Hajer Sharief, WILPF Partner and Peace Activist from Libya, Briefs UNSC on Libya

Hajer Sharief, WILPF partner and peace activist from Libya briefs UNSC on Libya 2019

Hajer Sharief, the co-founder of WILPF’s national partner in Libya ‘Together We build It’ organisation and an expert for the Progress Study on Youth, Peace and Security as mandated by Security Council resolution 2250, was invited to provide a civil society perspective and recommendations when the Security Council met to discuss the situation in Libya on January 17th, 2018.

‘Together We Build It’ created the Libyan 1325 Network working in different parts of the country, to provide women and youth with a platform for self-development on fields related to human security, countering and prevention of violence extremism. The unique and dedicated peacebuilding work that ‘Together We Build It’ have conducted over the past years as a civil society organisation has inspired many women and youth to become active in promoting peace in Libya.

Building on previous advocacy work, Sharief discussed the United Nations Support Mission in Libya (UNSMIL) action plan on Libya, with a specific focus on women. In her statement, she says: “The implementation of every aspect of this plan needs to systematically integrate the two UNSC resolutions 1325 and 2250, which should serve as the guidelines of the implementation of the action plan, to not only position women and youth to lead mediations in resolving and preventing conflicts, but as well as to address structural long term issues that often neglected to sustain peace in Libya.”

Read the full statement here.

WILPF Afghanistan

In response to the takeover of Afghanistan by the Taliban and its targeted attacks on civil society members, WILPF Afghanistan issued several statements calling on the international community to stand in solidarity with Afghan people and ensure that their rights be upheld, including access to aid. The Section also published 100 Untold Stories of War and Peace, a compilation of true stories that highlight the effects of war and militarisation on the region. 

IPB Congress Barcelona

WILPF Germany (+Young WILPF network), WILPF Spain and MENA Regional Representative

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WILPF uses feminist analysis to argue that militarisation is a counter-productive and ill-conceived response to establishing security in the world. The more society becomes militarised, the more violence and injustice are likely to grow locally and worldwide.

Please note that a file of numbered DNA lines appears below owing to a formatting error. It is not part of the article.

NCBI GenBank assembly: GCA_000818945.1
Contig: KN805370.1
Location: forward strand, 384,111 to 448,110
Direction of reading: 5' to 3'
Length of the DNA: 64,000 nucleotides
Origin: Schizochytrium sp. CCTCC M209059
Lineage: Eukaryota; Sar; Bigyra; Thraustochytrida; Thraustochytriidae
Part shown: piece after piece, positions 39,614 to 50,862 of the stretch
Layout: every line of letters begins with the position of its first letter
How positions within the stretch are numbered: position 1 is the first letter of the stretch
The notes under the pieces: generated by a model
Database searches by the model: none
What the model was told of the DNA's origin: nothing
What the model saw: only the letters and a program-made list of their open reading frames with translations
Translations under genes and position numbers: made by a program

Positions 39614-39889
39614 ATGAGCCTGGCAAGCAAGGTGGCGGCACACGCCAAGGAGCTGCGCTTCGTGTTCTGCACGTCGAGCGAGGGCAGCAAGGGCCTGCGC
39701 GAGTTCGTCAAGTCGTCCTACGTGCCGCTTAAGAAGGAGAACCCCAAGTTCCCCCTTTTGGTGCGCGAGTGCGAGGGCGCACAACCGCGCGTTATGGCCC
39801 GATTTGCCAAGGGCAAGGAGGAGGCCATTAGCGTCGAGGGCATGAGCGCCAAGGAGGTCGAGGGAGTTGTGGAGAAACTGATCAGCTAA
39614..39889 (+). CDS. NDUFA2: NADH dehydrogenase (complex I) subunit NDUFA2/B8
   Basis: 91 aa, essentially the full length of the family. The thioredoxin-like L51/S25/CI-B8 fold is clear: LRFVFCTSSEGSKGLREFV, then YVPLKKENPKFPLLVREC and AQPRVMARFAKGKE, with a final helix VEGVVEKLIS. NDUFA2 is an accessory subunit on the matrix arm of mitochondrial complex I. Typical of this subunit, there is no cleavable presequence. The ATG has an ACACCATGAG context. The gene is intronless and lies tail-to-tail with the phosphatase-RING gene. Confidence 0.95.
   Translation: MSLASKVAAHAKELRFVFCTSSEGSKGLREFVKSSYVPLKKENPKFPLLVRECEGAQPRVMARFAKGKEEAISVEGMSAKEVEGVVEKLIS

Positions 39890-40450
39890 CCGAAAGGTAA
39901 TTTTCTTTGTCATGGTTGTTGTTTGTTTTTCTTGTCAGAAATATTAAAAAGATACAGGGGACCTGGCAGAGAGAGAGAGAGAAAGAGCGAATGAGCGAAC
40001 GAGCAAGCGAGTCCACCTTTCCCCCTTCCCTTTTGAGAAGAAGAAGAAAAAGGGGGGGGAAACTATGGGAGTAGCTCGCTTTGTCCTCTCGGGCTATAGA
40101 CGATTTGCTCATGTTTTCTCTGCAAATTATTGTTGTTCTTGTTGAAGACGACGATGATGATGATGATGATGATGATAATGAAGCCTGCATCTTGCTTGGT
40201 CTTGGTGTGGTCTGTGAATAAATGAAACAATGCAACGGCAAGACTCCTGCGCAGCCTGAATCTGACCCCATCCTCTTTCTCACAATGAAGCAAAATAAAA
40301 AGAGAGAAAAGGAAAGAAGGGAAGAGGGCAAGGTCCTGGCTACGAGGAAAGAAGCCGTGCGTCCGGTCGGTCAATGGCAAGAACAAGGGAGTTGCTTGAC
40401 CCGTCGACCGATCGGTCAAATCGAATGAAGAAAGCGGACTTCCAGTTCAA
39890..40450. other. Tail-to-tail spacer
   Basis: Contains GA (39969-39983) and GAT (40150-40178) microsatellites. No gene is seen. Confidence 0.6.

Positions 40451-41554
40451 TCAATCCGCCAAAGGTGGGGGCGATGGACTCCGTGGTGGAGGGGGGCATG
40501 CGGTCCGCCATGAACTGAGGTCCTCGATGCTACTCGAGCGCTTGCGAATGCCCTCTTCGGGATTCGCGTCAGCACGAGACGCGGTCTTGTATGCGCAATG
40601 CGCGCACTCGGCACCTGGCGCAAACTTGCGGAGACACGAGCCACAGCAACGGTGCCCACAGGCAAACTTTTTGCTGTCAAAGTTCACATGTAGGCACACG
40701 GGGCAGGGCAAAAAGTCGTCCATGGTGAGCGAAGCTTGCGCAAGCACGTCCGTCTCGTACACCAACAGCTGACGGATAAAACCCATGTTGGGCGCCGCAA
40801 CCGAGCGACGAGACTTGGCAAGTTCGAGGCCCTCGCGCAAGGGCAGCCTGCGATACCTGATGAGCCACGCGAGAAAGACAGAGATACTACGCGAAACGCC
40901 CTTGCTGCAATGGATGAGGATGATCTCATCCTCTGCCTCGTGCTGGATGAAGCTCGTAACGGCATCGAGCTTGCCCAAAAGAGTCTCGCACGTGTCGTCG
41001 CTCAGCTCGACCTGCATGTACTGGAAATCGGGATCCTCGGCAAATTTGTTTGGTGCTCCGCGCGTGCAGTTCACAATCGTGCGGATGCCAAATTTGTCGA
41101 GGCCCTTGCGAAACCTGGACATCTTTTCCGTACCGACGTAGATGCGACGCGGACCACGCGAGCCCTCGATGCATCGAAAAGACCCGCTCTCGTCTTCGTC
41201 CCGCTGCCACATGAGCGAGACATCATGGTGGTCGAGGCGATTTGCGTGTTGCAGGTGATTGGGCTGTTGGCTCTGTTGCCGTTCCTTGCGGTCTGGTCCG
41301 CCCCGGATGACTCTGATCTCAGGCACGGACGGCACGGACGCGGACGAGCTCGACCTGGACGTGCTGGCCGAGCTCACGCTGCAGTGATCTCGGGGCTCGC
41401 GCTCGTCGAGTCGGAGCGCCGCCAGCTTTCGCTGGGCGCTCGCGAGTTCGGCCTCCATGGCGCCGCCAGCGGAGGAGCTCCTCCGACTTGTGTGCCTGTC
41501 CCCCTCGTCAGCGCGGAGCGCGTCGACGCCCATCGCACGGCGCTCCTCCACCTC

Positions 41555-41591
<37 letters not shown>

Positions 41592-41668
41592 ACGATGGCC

Sixteen states are believed to have supplied weapons to Afghanistan from 2001 to 2020 with the US supplying 74 % of weapons, followed by Russia. Much of this equipment was left behind by the US military and is being used to inflate Taliban’s arsenal. WILPF is calling for better oversight on arms movement, for compensating affected Afghan people and for an end to all militarised systems.

Militarised masculinity

Mobilising men and boys around feminist peace has been one way of deconstructing and redefining masculinities. WILPF shares a feminist analysis on the links between militarism, masculinities, peace and security. We explore opportunities for strengthening activists’ action to build equal partnerships among women and men for gender equality.

WILPF has been working on challenging the prevailing notion of masculinity based on men’s physical and social superiority to, and dominance of, women in Afghanistan. It recognizes that these notions are not representative of all Afghan men, contrary to the publicly prevailing notion.

Feminist peace​

In WILPF’s view, any process towards establishing peace that has not been partly designed by women remains deficient. Beyond bringing perspectives that encapsulate the views of half of the society and unlike the men only designed processes, women’s true and meaningful participation allows the situation to improve.

In Afghanistan, WILPF has been demanding that women occupy the front seats at the negotiating tables. The experience of the past 20 has shown that women’s presence produces more sustainable solutions when they are empowered and enabled to play a role.

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